Plastic Surgery Research Council
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PSRC 60th Annual Meeting

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Adipose Derived Stem Cell Count is Influenced by Receipt of Chemotherapy in Breast Cancer Patients
Brian Mailey, M.D.1, Jennifer Baker, M.D.1, Ava Hosseini, M.D.1, Zeni Alfonso, Ph.D.2, Paula Strasser, B.S.2, Kevin Hicok, Ph.D.2, Steven R. Cohen, M.D.3, Amanda Gosman, M.D.1, Marek Dobke, M.D., Ph.D.1, Anne M. Wallace, M.D.1.
1UCSD, San Deigo, CA, USA, 2Cytori Therapeutics, San Deigo, CA, USA, 3Faces+, San Deigo, CA, USA.

PURPOSE:
The identification of mesenchymal stem cells (MSC) in adult human fat was first described in 2001. The clinical significance and therapeutic utility of these cells is still unclear. We sought to determine the relationship of MSC to receipt of previous systemic chemotherapy.
METHODS:
All patients undergoing fat grafting to the breast after cancer reconstruction were offered participation in study. Patients were imaged with volumetric three-dimensional stereophotogrammetry preoperative and at selected time-points up to 6-months postoperative. Additional fat harvested in the operating room (mean 64 ± 38 grams) was analyzed for stromal vascular fraction cells per gram (c/g), colony forming units (CFU), percent viability and by flow cytometry for CD45, CD34, CD31 and CD146 markers. Patients were categorized by percent fat retention and by receipt of systemic and hormonal chemotherapy.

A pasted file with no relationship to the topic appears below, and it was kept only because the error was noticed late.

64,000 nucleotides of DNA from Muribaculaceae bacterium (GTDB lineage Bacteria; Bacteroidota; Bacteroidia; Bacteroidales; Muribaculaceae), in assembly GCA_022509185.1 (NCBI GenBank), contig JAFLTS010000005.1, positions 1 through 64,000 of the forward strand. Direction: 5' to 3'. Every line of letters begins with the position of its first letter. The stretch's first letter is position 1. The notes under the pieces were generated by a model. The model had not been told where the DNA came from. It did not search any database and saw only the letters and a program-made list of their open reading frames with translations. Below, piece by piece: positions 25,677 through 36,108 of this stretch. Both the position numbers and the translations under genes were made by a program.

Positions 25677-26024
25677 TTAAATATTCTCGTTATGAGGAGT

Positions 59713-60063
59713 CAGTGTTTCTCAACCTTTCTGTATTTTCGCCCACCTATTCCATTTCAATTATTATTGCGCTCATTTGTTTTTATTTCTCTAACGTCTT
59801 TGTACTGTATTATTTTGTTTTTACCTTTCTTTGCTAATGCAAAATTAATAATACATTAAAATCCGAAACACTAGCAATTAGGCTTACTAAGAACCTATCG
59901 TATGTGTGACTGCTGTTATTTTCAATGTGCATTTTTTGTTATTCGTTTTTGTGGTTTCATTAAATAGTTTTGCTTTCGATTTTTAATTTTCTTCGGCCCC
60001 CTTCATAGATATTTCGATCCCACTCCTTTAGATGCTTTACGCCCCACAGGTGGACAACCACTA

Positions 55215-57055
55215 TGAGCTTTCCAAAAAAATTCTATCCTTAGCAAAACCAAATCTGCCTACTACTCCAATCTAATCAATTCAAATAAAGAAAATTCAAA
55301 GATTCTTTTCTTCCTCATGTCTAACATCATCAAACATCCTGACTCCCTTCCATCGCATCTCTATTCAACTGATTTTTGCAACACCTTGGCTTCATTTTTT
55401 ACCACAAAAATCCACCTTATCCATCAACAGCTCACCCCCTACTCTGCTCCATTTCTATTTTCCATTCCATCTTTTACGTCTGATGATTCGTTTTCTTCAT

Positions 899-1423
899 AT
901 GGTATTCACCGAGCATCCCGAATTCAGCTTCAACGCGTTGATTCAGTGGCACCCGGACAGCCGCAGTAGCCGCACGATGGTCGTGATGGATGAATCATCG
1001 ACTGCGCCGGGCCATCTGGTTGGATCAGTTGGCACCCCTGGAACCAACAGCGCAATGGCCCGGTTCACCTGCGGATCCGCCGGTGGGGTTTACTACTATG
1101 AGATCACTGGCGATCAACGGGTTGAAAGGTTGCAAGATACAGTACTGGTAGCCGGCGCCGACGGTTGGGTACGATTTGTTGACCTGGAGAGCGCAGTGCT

RESULTS:
Between September 2012 and July 2013, 28 patients were accrued to study. The average age and BMI of the patients were 54, SD ± 10 years and 27.8, SD ± 5, respectively. Of these, 54% (N=15) previously received chemotherapy and 46% (N=13) did not. The mean cell count, c/g and percent viability for patients who received chemotherapy was higher than those who did not (2.27 x 106 vs. 1.06 x 106, p=0.01; 1.8 x 105 vs. 3.0 x 105, p=0.001; and 88% (SD ± 3.5), and 84% (SD ± 5), p=0.03, respectively). Stratified by timing of chemotherapy, c/g was higher for patients who received chemotherapy in a more distant past (3.1 x 105, vs. 2.8 x 105 vs. 1.8 x 105 for >18 months, ≤18-months and no chemotherapy, respectively, p=0.006).
CONCLUSION:
Receipt of chemotherapy affects number of MSC present in fat. This finding may represent a response of fat-derived MSC to meet physiologic needs. The role these cells contribute to tissue repair and regeneration remains undefined, however their increase after systemic chemotherapy might indicate a rebound effect of the body shifting from a catabolic to an anabolic state.


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